Now that we have, hopefully, established that there is no good reason for power, pay, and advancement inequity, we also must explode the myth that there is only so much space at the table for the underrepresented. Just because something is the way it is right now, it certainly does not not mean that is the way it should be or that is the way it will be. When we have the opportunity to step into halls of power and get that seat at the table, we should keep in mind those who are right behind us, who probably are a big factor in our success, those who, like us, are talented, and experienced, and qualified. We should keep them in mind as we not only hold that door open but put a wedge under that door to make sure that it does not slam shut behind us.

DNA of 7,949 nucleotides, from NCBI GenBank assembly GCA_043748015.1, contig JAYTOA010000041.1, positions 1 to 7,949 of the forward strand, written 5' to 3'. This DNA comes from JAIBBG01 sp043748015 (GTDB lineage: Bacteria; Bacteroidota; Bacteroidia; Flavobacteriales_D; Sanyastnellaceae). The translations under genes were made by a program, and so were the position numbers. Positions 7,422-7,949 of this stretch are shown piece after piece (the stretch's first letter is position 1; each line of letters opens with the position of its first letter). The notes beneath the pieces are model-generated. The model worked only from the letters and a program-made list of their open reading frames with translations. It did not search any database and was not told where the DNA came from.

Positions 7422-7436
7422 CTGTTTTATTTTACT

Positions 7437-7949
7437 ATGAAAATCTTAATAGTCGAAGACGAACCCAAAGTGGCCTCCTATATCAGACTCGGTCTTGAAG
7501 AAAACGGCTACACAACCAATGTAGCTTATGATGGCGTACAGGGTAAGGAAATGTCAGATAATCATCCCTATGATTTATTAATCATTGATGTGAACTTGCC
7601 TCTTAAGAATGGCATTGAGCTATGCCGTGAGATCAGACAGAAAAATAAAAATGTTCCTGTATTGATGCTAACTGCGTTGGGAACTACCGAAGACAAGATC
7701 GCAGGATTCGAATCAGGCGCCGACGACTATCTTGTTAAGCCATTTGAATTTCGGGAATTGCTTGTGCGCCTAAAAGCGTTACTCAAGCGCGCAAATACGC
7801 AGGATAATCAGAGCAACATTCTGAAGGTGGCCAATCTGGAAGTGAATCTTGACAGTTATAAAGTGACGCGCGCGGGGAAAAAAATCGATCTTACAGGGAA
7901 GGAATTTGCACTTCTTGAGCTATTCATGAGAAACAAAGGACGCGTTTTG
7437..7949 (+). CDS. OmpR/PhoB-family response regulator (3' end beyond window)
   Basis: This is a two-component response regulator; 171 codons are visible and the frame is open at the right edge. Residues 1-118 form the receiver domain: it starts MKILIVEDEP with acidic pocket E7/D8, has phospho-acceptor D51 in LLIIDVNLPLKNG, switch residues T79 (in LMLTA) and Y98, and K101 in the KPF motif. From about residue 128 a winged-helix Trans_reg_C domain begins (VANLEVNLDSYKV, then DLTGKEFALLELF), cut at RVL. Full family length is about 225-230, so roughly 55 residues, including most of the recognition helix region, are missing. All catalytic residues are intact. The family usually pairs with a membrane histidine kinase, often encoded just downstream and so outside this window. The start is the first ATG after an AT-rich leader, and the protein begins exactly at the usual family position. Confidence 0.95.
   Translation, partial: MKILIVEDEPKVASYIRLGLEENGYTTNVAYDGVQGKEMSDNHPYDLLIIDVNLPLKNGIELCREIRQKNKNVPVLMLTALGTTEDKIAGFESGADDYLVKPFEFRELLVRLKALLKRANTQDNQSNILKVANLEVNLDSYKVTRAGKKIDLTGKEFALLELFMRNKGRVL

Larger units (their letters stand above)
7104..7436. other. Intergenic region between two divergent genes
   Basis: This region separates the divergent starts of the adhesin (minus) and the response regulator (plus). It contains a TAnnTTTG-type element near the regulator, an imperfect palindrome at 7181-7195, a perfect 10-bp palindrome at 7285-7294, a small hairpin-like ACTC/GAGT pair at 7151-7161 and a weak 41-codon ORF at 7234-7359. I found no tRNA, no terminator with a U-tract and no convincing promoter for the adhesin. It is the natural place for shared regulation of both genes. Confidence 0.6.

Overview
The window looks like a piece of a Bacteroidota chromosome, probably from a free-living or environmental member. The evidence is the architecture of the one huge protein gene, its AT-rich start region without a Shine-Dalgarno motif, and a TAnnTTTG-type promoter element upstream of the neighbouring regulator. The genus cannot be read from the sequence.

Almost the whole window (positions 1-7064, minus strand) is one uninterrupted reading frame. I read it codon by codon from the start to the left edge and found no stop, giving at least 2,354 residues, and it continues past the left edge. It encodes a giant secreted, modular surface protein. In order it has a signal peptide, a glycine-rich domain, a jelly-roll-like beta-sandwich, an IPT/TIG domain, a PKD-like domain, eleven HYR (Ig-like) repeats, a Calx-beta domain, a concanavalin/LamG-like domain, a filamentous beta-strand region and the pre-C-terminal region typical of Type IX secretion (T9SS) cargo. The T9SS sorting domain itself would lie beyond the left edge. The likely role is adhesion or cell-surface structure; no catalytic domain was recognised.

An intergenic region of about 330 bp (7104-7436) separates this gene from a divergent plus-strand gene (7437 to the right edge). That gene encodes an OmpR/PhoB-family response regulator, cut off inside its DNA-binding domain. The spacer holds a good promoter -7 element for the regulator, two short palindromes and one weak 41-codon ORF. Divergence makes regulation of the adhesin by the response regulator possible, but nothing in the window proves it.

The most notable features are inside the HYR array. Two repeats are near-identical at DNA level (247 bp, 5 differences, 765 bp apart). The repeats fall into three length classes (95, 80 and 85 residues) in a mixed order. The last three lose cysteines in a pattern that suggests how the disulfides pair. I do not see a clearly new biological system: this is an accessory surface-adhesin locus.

When we fall back into thinking that there are a very limited number of seats at the table for us, we should ask, why? When we start to wonder if maybe there are too many of us moving into positions of influence we should channel our inner Ruth Bader Ginsberg who said, “When I’m sometimes asked when will there be enough [women on the Supreme Court] and I say, ‘When there are nine,’ people are shocked. But there’d been nine men, and nobody’s ever raised a question about that.” As we channel the Notorious RBG, we should again ask ourselves, why? And even when the odds seem against us, the table is looking pretty full, and it seems as though getting onto a seat may involve a vicious version of musical chairs, then we must not give up hope but recall Shirley Chisholm who urged us “If they don’t give you a seat at the table, bring a folding chair.” But we can’t stop there. When we hold open the door, when we sit at the table, in our folding chair or otherwise, we should make sure to bring along extra chairs so that others who are underrepresented know that there is room.